Sessions used campaign funds for travel that included Russian meeting: reports

Sessions used campaign funds for travel that included Russian meeting: reports
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Attorney General Jeff SessionsJefferson (Jeff) Beauregard SessionsUnder pressure, Trump shifts blame for Russia intrusion Overnight Tech: Judge blocks AT&T request for DOJ communications | Facebook VP apologizes for tweets about Mueller probe | Tech wants Treasury to fight EU tax proposal Overnight Regulation: Trump to take steps to ban bump stocks | Trump eases rules on insurance sold outside of ObamaCare | FCC to officially rescind net neutrality Thursday | Obama EPA chief: Reg rollback won't stand MORE used funds from his Senate reelection campaign account to cover travel expenses at last year’s Republican National Convention in Cleveland, according to multiple reports, where he met with the Russian ambassador.

Sessions, who was then a Republican senator from Alabama and frequent surrogate for President Trump on the campaign trail, has defended his meeting with Sergey Kislyak as perfectly normal for a member of the Armed Services Committee. But The Wall Street Journal said Thursday he used campaign funds for the travel, rather than official Senate Armed Services Committee funds.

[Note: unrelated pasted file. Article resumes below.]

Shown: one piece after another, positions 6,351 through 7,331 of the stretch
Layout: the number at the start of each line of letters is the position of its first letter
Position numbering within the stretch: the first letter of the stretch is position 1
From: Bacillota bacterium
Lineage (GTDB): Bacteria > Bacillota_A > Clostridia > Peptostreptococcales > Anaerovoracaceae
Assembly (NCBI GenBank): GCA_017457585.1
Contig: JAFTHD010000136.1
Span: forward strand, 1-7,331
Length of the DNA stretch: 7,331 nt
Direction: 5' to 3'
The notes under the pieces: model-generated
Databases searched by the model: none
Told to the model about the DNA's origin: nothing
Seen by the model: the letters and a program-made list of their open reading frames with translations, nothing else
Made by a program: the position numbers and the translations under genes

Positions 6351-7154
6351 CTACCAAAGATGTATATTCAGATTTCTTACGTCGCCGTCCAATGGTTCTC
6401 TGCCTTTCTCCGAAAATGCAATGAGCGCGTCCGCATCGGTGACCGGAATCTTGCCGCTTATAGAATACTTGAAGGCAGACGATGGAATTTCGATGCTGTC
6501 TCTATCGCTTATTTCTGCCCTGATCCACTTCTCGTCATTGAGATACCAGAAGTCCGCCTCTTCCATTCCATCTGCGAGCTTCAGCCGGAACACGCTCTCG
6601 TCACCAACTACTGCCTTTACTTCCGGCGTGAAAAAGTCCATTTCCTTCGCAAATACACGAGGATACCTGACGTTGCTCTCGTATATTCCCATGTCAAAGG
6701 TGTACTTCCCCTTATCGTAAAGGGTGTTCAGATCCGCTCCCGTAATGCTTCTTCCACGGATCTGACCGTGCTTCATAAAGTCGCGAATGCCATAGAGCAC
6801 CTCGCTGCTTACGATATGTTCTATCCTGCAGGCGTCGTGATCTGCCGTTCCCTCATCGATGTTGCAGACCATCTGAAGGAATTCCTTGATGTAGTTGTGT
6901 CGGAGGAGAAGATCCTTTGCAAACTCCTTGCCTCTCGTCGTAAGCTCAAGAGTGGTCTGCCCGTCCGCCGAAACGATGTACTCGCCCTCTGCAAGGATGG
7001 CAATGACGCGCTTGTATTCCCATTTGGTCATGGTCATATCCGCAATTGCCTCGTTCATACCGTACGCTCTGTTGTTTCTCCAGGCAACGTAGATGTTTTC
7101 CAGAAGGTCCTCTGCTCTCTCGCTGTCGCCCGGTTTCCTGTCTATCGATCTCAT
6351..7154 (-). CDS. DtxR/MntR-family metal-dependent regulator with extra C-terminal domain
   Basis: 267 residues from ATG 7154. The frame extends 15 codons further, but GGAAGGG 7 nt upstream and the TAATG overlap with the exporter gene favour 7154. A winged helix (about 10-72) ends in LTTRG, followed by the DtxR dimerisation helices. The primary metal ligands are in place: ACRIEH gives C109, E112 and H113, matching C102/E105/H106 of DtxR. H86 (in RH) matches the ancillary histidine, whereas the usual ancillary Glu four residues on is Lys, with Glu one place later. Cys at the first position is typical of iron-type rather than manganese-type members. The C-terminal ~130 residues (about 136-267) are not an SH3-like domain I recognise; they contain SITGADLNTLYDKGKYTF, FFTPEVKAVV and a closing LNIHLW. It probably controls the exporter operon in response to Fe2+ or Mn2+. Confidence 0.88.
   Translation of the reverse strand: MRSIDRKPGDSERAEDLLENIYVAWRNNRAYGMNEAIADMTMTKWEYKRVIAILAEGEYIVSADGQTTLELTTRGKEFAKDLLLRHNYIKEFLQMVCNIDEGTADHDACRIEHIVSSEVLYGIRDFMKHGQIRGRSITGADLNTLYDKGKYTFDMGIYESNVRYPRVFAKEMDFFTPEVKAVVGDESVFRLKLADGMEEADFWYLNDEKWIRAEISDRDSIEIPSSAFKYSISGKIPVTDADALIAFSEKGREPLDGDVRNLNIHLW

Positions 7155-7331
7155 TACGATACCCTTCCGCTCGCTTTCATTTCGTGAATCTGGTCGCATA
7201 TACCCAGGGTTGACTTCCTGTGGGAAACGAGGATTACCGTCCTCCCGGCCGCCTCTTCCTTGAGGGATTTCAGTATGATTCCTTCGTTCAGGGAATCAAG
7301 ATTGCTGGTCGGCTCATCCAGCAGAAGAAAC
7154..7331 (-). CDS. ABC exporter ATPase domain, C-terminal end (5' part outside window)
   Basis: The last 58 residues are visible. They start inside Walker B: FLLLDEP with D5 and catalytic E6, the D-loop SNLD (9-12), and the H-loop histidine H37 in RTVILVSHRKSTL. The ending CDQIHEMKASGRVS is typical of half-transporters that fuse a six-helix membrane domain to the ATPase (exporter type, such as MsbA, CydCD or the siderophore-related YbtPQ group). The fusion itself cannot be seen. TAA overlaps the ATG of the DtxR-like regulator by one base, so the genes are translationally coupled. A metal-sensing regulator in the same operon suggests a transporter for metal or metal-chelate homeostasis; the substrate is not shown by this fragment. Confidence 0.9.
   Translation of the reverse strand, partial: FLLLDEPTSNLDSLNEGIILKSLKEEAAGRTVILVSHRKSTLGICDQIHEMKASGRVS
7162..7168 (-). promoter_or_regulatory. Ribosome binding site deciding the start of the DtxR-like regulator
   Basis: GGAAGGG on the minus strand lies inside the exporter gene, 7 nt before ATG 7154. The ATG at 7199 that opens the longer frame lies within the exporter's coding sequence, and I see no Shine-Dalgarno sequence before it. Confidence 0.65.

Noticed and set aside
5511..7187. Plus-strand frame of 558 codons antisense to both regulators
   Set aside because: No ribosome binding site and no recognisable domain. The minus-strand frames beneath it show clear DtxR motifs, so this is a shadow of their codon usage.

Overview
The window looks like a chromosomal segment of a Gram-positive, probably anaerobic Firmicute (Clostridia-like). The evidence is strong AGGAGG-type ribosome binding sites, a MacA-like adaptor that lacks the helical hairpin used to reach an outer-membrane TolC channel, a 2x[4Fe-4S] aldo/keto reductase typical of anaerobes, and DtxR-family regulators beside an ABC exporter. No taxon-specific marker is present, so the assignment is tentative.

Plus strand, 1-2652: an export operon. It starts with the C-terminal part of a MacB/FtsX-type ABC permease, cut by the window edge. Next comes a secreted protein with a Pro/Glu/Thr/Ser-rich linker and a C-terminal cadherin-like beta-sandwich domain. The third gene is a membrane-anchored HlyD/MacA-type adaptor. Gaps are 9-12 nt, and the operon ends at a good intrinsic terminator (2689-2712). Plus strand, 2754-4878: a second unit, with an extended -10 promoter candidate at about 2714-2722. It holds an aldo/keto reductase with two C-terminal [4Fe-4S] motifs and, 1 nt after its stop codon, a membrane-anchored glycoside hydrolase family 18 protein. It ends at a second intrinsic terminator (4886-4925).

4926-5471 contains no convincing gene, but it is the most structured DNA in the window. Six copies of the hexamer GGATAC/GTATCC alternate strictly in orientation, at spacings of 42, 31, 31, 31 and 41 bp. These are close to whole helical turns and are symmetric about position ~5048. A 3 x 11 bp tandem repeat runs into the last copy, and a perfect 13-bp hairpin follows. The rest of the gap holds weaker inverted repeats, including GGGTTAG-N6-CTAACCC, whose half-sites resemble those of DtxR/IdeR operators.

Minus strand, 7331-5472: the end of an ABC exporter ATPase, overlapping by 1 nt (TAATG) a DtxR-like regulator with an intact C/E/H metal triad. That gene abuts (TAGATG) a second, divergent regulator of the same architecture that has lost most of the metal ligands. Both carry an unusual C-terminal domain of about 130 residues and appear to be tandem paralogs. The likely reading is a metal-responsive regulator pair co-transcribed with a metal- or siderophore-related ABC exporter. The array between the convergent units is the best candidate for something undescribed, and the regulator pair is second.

The Journal said Sessions’s campaign account made two payments of $1,395 to the Sheraton Cleveland Airport on July 16, two days before the Republican convention.

None of the payments reimbursing Sessions appear in Trump's 2016 presidential campaign account.

ABC News also confirmed the spending ahead of the meeting, news of which put Sessions on the hot seat this week, with top congressional Democrats calling for his resignation.

Reports emerged Wednesday that Sessions spoke with Kislyak twice during the 2016 race, once in July at the GOP convention and another time via phone in September.

Sessions did not disclose their discussions during his confirmation hearings for attorney general in February, testifying under oath that “he did not have communications with the Russians.”

The attorney general on Thursday recused himself from investigations into Russia’s interference into the presidential election, bowing to mounting bipartisan pressure over his contact with Kislyak.